Once upon a time they were musicians with day jobs who started playing together for fun. The Hungarian rock group Turbo have come a long way given their apparent lack of drive for commercial success. ‘We started like any other band: we enjoyed each others’ company and we played the music for our own entertainment. We didn’t have any kind of mission or goal,’ says singer Balázs Tanka. Realising that other people liked their music as well, the five-piece started giving concerts in 2006. The success of their song One More Time was a taste of things to come, with their debut album Vol1 (2009) voted as the year’s best album by RadioCafé listeners and were voted ‘the year’s best Hungarian modern pop-rock album’ for the Fonogram awards (the equivalent to the Hungarian grammys).
Going for genre is nonsense
With a second album, Lost Measure, released in May this year, the band has been extending its influence outside Hungary’s borders. Tours have taken them to Serbia and Bulgaria (a first for the band), where they played with trendsetting Bulgarian blues musician Vasko Krupkata. The band say they could be more popular but they don’t want to make compromises. ‘Many people think we are already a well-established band but I always wonder why,’ says bass guitarist Jero. All of the musicians still have their day jobs, so they don’t rely on success for their daily wage. ‘There is no stress, no pressure to make money to put bread on the table.’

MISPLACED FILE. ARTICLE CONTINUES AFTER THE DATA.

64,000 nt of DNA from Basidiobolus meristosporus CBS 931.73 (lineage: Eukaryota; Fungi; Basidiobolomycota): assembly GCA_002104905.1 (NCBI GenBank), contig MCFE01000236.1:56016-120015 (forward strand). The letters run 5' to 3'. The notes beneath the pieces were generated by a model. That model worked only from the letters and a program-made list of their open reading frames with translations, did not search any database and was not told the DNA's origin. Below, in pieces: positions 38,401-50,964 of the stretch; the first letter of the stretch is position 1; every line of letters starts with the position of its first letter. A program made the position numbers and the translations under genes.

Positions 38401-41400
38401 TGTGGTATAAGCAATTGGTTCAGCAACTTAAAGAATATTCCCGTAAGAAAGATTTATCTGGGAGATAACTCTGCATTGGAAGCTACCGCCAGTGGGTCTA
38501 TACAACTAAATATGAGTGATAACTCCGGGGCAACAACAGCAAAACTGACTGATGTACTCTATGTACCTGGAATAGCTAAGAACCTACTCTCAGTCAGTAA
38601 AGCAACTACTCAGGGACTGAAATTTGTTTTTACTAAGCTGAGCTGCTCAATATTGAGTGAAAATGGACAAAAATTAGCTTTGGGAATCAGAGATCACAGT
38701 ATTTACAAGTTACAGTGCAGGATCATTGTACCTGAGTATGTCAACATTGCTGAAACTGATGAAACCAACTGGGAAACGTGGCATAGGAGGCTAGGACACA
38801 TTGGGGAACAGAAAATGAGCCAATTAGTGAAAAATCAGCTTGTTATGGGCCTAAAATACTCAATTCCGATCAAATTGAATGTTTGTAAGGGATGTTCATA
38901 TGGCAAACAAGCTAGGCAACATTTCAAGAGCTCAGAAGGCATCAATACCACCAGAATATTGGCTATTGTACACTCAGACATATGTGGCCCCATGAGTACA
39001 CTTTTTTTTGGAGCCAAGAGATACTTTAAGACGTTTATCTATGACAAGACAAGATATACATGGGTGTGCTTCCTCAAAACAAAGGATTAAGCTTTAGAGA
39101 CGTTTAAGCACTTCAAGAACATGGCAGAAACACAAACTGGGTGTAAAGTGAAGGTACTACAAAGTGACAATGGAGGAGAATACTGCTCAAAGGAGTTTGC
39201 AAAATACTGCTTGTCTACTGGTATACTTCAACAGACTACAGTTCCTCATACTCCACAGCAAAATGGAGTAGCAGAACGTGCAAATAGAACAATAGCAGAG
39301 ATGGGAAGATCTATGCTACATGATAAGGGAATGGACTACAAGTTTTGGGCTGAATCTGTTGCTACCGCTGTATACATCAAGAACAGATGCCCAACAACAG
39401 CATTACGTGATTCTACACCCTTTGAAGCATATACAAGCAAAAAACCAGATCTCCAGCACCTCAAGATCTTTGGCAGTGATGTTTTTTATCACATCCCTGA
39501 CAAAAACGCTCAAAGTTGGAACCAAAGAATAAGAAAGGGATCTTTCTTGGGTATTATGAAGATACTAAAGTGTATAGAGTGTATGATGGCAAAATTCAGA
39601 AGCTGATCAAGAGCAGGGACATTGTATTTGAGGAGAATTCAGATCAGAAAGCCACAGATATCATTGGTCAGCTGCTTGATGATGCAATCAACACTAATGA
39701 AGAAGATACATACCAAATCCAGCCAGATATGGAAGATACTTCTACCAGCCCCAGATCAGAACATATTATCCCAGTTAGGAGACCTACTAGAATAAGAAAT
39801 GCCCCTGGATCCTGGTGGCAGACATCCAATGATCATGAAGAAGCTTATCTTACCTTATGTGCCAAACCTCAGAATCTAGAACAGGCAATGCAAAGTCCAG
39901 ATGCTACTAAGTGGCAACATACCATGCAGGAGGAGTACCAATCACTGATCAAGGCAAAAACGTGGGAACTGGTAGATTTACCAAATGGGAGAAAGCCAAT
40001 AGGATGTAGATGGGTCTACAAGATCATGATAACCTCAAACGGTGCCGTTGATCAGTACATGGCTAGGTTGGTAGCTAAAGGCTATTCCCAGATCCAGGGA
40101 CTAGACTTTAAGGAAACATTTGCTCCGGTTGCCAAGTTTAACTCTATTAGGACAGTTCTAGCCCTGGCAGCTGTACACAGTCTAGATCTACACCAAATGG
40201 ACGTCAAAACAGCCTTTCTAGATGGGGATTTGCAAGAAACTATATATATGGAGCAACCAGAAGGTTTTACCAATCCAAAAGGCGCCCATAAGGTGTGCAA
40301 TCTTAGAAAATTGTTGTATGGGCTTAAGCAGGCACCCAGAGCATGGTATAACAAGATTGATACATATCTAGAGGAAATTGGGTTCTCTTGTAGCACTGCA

Music is often classified under a growing list of genres and subgenres. Turbo believe in a different kind of categorisation: irrespective of genre, music is either good or bad. Good music is universal and works well on its own. It feels right wherever you hear it. ‘People who refuse to listen to certain genres are stupid,’ insists Jero. ‘If a rap song is unique, everyone taps their foot to it without thinking. Genres only important for music journalists. Young prefer certain extremely hybrid genres. They become stuck in this, becoming superficial.’ The musicians claim that people choose to listen to unknown genres to compensate for a missing personality. ‘Listening to a kind of music simply because other people don’t know it is also silly. You might as well listen to Fásy (Ádám Fásy, a Hungarian performer of so-called ‘wedding music’ - ed) backwards,’ says Balázs.
People don’t know the Beatles any more
The conversation moves onto influences and role models. ‘People growing up now don’t know the Beatles,’ laments Jero, who discovered the British group at the age of nine. ‘They don’t browse the record jackets which is how I got to know them, because those records are buried in the cellar.’ Pink Floyd mark another milestone for this Hungarian band. ‘They revolutionised psychedelic music. I recently came across the Dark Side of the Moon (1973) record and I couldn’t stop listening to it. They invented so many things which are still revolutionary today.’
In July, the Hungarian weekly magazine Magyar Narancs ('Hungarian Orange') claimed that there is no more unknown territory in rock music; Jero agrees. ‘We don’t claim to have created a new genre,’ he comments. ‘Everyone uses the same notes; inevitably the same motifs reappear. What’s important is how to blend the elements which already exist. This is what Turbo does best.’ The band see their role models as innovative and genuine and they try to emulate this, albeit in an ambivalent environment. ‘Our guitarist David thinks that the absence of taste is an incurable disease in Hungary, but there is no need to be negative – and we aren’t. We are lucky to have found each other. We are free to make whatever music we like. Thanks to opportunities like Hungarian music festival Sziget we can even perform onstage.’
Catch Turbo at the Barba Negra in Budapest on 15 October. Read the official blog from cafebabel.com Budapest
Images (cc) Mark Viszlay/ official myspace page and in-text official facebook page for Turbo's label, mamazone